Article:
New Delhi, Jul 27 (PTI) American movie and television star Jimmi Simpson says the opportunity to star in CBS All Access' revival of cult classic 'The Twilight Zone' series gave him a chance to come face-to-face with 'long established human fears'.
Simpson, 44, is best known for starring as William in HBO's sci-fi series 'Westworld' and as James Walton in 'USS McCallister', the Emmy-winning episode of 'Black Mirror'.
'The Twilight Zone', developed by Simon Kinberg, Jordan Peele, and Marco Ramirez, is the third revival of Rod Serling's original show that ran on CBS from 1959 to 1964.
'While 'Black Mirror' tends to tell stories predicting our future based on current events (tech, politics, social media), 'The Twilight Zone' tends to tell stories that pull from long-established human fears... (isolation, madness, xenophobia).
'Both of these are compelling to me. I think Charlie Brooker and Rod Serling are both geniuses,' Simpson told PTI in an email interview.
He stars in the first episode of 'The Twilight Zone' season two as Phil Hayes, a man who hears the voice of a woman in his head. Naturally, love blossoms between the two. However, things take a nefarious turn towards the end.
'The Twilight Zone' season one and two are available for streaming on Voot Select.
Simpson said he referred to Mel Gibson's 'What Women Want' and Joaquin Phoenix's 'Her', movies that dealt with extra-sensory perception, to prepare for his role.
'I also thought of Steve Martin in 'All of Me' and the original Twilight Zone episode 'Mute'.
'But soon it became clear to me that the screenwriters (Emily Chang & Sara Amini) have a new and very specific story to tell about men who believe they are 'owed' a perfect partner, regardless of their own shortcomings,' the actor told PTI in an email interview.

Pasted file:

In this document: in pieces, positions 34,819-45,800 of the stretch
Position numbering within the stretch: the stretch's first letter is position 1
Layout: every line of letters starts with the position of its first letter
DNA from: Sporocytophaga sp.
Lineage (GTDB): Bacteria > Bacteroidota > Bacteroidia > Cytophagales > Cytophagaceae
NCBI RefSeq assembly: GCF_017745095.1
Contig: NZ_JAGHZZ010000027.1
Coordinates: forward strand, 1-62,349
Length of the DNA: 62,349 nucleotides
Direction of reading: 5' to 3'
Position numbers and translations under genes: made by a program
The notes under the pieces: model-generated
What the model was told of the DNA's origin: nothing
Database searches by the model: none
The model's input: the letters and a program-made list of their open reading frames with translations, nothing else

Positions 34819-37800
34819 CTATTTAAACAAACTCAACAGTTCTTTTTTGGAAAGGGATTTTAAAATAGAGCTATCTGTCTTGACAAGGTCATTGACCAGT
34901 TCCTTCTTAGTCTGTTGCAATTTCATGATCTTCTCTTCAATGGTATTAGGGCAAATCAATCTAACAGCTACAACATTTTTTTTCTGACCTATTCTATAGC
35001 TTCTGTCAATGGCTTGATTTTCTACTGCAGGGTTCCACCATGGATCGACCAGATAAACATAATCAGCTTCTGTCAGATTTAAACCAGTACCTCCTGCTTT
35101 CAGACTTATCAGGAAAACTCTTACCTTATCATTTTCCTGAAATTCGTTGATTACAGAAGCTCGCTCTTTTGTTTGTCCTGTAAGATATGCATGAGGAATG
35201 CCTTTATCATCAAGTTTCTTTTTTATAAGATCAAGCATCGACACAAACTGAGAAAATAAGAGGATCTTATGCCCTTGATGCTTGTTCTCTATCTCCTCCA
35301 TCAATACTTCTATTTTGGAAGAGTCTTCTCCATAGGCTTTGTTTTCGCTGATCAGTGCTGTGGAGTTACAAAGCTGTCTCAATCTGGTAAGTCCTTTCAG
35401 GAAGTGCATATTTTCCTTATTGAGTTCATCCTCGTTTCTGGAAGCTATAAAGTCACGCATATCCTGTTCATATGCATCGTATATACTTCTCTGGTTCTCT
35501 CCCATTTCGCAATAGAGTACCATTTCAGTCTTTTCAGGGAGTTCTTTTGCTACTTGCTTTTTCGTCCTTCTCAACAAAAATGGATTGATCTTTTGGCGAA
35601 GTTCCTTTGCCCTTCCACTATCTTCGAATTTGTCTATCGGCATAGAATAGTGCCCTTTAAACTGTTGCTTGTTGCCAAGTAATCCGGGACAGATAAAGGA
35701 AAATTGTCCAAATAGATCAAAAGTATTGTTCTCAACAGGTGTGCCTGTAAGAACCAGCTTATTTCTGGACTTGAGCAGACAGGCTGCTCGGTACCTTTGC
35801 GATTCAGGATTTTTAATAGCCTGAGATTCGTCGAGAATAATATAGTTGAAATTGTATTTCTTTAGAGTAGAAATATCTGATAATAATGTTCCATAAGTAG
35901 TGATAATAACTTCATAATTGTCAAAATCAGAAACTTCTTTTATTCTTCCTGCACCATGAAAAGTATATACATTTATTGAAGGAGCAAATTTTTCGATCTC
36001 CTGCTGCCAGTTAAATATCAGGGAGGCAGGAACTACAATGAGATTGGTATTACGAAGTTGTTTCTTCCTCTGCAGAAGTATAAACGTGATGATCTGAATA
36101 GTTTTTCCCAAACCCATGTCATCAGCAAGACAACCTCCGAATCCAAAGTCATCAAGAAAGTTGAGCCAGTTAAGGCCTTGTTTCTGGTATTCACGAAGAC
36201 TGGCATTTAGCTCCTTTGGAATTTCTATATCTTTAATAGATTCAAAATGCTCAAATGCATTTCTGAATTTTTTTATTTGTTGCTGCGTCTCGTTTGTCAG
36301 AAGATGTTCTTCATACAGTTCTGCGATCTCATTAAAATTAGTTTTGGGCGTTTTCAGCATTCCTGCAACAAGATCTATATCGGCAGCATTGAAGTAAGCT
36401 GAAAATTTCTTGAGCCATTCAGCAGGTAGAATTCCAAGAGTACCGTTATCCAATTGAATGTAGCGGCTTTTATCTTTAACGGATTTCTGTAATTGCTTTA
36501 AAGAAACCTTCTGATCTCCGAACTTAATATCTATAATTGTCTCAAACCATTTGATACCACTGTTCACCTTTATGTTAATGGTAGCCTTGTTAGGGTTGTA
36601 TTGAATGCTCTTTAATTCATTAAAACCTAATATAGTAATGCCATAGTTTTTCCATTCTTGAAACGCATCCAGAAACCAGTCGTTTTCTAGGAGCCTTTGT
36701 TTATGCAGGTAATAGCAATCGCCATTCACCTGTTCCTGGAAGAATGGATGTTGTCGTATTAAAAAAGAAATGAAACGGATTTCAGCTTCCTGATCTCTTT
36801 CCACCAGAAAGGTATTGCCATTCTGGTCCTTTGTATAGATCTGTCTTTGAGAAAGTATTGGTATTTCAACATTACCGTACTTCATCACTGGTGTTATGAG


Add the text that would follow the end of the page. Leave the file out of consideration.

The role was also challenging for Simpson as for the most part of the episode, he is expressing on the screen while speaking in the background.
'As an actor, it's always on you and your imagination to create this alternate reality... but normally you have scene partners to help you build the illusion.
'Without any help, it's a bit like trudging up Mt. Everest alone. However, I wasn't entirely alone, I had the brilliant director Mathias Herndl shouting encouragement to me from the heavens above,' the actor said.
What Simpson has learned from the show is that one should spend less time in the virtual world, something that's difficult to practice in this day and age.
'The takeaway from 'Meet in the Middle' is bittersweet... that you should invest more physical time in your surroundings. Get to know more real people and less flickers on the screen. But that's very difficult right now.' The experience of working in both 'The Twilight Zone' and 'Black Mirror' was similar for Simpson.
'Both are epic shows and were therefore staffed with excited fans in the cast, crew and directors. Everyone working together to make good on the great name of the show.' PTI RB BK BK BK